So you see the Betatakin ancient ruins from afar, but you want to go down there!!! Yes, you can!
There are free guided hikes, but this is a strenuous 3-5 hour k=hike at an elevation of 7,300 ft. This is ranger guided and the clim out of the canyon is 700 feet.
You will be needing sturdy shoes and about 2 liters of water. Don't even attempt to do this if you have respiratory or heart problems!
Call 928-672-2700 for tour times at Navajon Nation.
If you follow the Sandal Trail, there will be another trail that forks from it - The Aspen Trail. This trail promises a view of the lush forest ion the desert.
The Aspen Forest Overlook Trail also leads to a dramatic view of the Betatakin Canyon at an observation point 300 feet below the canyon rim.
You will see Douglas Fir, quaking aspen and lots of foliage in the lush forest. It does not lead to the Betatakin ruin itself or the canyon floor. It is about 0.8 mile.
They were having a little ceremony at the Navajo Nation Visitor Center and they were giving awards to the great people keeping the center and the park running well.
They have exhibits and films and even book sales. The twins like the little bird with the tweeting noise which was driving me a little crazy. But they halso have the Navajo National Arts and Crafts Enterprise which has a gift shop specializing in Navajo silverwork.
Restrooms are also available and accessible to visitor with limited mobility.
Near Navajo National Monument, at Kayenta, there is a burger king which features a really cool museum- like display of 'code talkers.'- the navajo speakers who formed a secret coding unit for the US military during the second world war. Basically, they spoke in different dialects of navajo to transmit messages and the Axis never figured out the trick or cracked the code.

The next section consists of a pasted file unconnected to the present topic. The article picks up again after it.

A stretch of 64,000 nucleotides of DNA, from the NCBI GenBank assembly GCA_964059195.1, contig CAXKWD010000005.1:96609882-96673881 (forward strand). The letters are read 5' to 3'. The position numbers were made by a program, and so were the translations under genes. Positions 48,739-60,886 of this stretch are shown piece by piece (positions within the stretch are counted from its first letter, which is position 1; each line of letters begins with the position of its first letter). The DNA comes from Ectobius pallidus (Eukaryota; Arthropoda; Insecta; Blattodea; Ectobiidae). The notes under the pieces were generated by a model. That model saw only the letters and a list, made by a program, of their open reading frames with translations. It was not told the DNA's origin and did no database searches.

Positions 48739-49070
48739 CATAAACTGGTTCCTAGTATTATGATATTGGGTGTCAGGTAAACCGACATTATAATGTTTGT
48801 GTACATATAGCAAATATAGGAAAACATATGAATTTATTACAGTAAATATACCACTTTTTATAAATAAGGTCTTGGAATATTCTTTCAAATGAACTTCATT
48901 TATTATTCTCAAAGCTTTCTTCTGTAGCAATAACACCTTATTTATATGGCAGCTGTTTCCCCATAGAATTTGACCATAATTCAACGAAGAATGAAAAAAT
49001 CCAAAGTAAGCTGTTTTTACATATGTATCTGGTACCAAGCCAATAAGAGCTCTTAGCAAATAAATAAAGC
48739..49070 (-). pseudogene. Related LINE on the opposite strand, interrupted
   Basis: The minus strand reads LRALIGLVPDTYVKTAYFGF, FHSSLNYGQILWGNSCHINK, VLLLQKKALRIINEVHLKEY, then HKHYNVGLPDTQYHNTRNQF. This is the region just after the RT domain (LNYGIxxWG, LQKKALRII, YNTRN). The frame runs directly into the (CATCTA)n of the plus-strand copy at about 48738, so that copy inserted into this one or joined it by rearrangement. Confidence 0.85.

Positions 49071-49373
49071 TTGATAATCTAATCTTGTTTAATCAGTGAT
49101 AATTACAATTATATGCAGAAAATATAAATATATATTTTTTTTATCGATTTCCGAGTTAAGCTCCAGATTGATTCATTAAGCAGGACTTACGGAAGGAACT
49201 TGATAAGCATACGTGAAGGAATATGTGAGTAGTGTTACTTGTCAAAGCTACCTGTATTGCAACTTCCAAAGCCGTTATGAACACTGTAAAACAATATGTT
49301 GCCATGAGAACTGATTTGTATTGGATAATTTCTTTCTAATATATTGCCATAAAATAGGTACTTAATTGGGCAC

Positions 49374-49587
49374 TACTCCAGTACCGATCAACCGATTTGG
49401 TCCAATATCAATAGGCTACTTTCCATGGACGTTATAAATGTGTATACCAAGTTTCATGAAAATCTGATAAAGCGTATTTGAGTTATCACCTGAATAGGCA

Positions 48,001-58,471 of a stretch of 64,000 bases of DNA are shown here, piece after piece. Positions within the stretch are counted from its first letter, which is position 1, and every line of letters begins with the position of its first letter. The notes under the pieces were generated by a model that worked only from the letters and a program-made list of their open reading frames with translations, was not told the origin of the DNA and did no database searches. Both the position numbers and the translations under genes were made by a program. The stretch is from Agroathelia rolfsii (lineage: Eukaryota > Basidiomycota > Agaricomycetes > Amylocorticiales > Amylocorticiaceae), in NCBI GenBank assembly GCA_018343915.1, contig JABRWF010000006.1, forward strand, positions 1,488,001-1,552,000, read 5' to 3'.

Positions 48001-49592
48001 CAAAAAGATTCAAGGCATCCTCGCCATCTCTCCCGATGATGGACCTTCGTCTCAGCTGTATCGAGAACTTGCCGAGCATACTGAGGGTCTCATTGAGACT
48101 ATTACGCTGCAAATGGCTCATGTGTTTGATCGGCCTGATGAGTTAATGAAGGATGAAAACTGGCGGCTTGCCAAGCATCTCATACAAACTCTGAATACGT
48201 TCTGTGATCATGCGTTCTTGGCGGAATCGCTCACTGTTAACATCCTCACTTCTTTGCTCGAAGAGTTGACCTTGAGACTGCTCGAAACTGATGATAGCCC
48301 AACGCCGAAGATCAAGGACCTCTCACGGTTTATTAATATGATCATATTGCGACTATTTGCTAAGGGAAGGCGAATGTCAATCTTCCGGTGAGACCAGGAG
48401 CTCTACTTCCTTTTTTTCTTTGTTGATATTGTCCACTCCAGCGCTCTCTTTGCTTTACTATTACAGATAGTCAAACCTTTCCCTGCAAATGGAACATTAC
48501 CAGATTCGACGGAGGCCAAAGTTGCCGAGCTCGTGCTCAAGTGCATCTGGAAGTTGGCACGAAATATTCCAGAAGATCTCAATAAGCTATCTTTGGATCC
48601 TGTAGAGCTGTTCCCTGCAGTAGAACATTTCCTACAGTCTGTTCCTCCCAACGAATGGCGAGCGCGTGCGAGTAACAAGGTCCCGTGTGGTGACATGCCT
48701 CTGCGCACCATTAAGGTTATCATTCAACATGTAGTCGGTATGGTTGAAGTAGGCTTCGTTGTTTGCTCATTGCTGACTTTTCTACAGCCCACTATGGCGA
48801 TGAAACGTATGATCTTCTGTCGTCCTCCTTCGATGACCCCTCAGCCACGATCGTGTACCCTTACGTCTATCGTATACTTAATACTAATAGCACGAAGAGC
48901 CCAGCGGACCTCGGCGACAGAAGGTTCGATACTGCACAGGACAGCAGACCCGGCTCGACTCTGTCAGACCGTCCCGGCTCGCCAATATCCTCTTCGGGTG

The owner of the Kayenta Burger King, is Richard Mike, whose father King, was one of the original code talkers. His display features explanations, memorabilia and all kinds of cool stuff. I HIGHLY recommend that you stop off, if not for the food, then to see the display presented from a personal perspective.
Although in the Navajo Nation, the Betatakin was actually made by the Hopi Indians who descended from the Hisatsinom. They also made the Keet Seel and the Inscription House.
It's amazing how they built the cliff dwellings, and how to they were able to hunt with arrows and tend their fields. Their potteries are also distinct, and they followed ceremonies as evidenced by their kivas. They also have ceremonies for rain and Hopi elders still make pilgrimages to their ancestral villages.
We were so lucky to have witnessed a nice humble ceremony set up by park officials at the Navajo Visitor Center. They set up a tent and gave awards to several park employees and volunteers, native Navajo mostly who are proud of their heritage and serve on the parks.
The Navajos actually came from (believe it or not) Northern Canada in the late 1500s or probably even earlier. They settled beside the native Pueblo Indians, and then later acquired horse and sheep through the Spanish -- and the navajo nation became a powerful one.
With power came conflicts with the Hopi and Pueblo people, and in 1863, the US Army invaded the navajo nation to end the conflict, killing a lot of the people and having survivors march nearly 300 miles to a reserve near Fort Summer, New Mexico (called The Long Walk)! A treaty allowed them to return years later and they started living there again with their sheep and horses...during the time we visited there was even a horse riding event and we saw them going into the desert foliage...awesome sight.
Now there are 300,000 Navajos living near the area.